As well, the metrics indicated that more users were interacting with and calling the site through mobile and tablet. This presented a clear problem with the previous site's heavy use of the Flash. We concluded that any new site had to be enabled for smartphone and tablet users. As such, everything developed on the new Jeep.com used HTML5 and Javascript. All of the Flash was subsequently removed from Jeep.com. In fact, on the Vehicle Landing Pages we were able to build an exterior 360-degree view completely in Javascript using 3D renders of the vehicles. As well, other delightful tidbits were added to the Vehicle Landing Page experience; users could select the nameplate trims they wanted and see its available colors, offers and pricing. The page below-the-fold followed an editorial-style layout to provide context for users around the core pillars of the brand. This way we could showcase a feature and create a more holistic story for each nameplate. Now, each page ends with a pay-off-driving the user to continue his or her experience with a Shopping Tool or to Locate A Dealer.

Another rationale for revamping the Capabilities section of the site was to help emphasize the core capacities of the Jeep brand. We provided an overarching narrative around what the vehicles could uniquely do-and what an achievement it was to be Trail Rated®. We provided users with a selection tool to discover which vehicles, with which capability, could conquer specific terrains. We noticed that users who completed the Trail Rated® Comparison selection tool were twice as likely to complete and convert on Shopping Tools (like: Build & Price, Payment Calculator or Search New Inventory).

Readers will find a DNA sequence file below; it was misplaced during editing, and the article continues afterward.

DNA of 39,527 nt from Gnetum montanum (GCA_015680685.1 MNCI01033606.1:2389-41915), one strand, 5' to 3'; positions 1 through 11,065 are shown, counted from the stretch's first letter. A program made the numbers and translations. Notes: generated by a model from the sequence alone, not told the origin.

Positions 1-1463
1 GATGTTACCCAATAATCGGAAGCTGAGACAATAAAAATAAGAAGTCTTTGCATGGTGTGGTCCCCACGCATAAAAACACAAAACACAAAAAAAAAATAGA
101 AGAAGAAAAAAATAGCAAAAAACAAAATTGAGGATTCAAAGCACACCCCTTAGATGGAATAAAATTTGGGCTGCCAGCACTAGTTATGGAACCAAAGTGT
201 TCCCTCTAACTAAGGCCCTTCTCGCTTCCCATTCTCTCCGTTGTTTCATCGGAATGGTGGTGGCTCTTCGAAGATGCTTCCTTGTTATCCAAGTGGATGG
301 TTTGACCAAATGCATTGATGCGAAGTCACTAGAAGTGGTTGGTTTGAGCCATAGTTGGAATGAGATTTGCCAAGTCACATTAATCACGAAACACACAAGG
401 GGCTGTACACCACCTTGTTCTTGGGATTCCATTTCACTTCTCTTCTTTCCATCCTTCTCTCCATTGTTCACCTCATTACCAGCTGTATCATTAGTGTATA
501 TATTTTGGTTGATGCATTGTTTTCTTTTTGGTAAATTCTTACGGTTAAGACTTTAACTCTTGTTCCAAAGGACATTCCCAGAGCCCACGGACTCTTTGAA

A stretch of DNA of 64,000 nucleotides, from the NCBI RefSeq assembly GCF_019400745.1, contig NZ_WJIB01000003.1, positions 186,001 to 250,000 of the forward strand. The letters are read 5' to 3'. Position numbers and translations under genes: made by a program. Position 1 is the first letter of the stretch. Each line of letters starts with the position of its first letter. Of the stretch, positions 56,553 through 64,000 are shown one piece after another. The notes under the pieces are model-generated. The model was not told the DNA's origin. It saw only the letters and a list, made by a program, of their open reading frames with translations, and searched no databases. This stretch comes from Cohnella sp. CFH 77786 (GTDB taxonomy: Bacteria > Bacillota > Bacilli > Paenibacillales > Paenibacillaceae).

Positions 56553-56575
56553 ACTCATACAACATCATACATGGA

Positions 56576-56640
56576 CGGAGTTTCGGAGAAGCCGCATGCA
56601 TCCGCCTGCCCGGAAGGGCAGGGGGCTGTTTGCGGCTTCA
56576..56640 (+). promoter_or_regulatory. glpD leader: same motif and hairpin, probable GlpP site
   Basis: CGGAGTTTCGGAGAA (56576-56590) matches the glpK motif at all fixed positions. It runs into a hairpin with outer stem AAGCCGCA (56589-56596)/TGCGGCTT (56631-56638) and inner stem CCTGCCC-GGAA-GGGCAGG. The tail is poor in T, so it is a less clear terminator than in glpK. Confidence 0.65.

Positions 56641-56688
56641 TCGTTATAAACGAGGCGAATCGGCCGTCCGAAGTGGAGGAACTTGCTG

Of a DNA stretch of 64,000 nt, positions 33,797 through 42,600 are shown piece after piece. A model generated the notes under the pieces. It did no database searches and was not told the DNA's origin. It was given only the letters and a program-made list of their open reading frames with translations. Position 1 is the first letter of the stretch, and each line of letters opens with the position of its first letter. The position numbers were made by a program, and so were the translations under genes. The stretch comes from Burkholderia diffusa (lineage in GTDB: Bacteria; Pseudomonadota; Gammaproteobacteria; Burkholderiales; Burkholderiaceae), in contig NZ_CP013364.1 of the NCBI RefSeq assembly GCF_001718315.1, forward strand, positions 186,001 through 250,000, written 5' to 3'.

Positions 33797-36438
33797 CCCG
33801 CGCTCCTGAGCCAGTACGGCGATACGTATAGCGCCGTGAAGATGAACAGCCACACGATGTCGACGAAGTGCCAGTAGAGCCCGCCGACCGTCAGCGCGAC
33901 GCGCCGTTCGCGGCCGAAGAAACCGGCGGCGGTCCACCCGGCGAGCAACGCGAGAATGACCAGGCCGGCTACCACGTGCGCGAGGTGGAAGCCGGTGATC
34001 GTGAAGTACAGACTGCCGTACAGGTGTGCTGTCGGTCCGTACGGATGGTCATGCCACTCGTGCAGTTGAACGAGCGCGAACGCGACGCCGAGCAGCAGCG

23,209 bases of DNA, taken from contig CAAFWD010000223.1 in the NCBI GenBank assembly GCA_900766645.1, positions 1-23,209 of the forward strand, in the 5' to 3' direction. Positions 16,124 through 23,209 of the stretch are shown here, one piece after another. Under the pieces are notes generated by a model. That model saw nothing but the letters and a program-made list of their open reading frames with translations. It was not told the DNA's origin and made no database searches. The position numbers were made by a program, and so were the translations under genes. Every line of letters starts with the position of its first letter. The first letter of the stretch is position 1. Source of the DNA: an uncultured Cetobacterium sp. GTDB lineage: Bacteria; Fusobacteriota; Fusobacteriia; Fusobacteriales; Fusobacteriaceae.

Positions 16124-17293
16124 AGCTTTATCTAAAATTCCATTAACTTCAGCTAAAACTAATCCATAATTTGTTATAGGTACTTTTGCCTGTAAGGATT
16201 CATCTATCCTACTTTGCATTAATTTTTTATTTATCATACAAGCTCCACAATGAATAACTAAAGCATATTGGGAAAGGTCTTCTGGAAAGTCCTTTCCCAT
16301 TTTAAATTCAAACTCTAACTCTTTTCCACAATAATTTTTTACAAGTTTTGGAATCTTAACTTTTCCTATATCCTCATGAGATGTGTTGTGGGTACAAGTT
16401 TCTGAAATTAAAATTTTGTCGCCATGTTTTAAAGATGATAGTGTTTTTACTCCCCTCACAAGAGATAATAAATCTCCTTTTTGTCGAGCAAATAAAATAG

Finally, we focused on wayfinding and spotlighting in redefining the site hierarchy. This was embodied in an entirely new global navigation system that reinforced core behaviors of learning about the vehicles-and then actually shopping for one. The nav used multiple indicators to show clearly where a user was within the multiple layers of Jeep.com. We thus did away with a reliance on breadcrumbs. 

Execution & Use of Media

By focusing on conventional shopping behaviors, we were able to present content in a fashion conducive to a genuine vehicle purchase. Longer scrolling pages and proper development frameworks enabled smartphone and tablet browsing and shopping interactions. We are still slowly migrating from Flash; Each video on Jeep.com is doubly accessible from social media through a YouTube imbed.

Page weight is always a pressing consideration for Jeep online. Finding the proper balance of high-resolution imagery along with palatable load times is a delicate balance to achieve. However, based on metrics and JD Power review, the site contains a higher-than-average number of elements yet is among the leaders for quickest load time.

We have strived for, and achieved, a healthy equality between efficiency, speed and utility.

Results and ROI

  •  Higher than average and anticipated vehicle sales thus far in 2012 – 105% of targets
  • Jeep.com moved up from ranked 17 to number 7 in the JD Power Automotive Assessment for Website Excellence – the highest jump of any site assessed that quarter
  • Conversion rates of Shopping Tool activity increased
  • Time on site increased
  • Abandon rates declined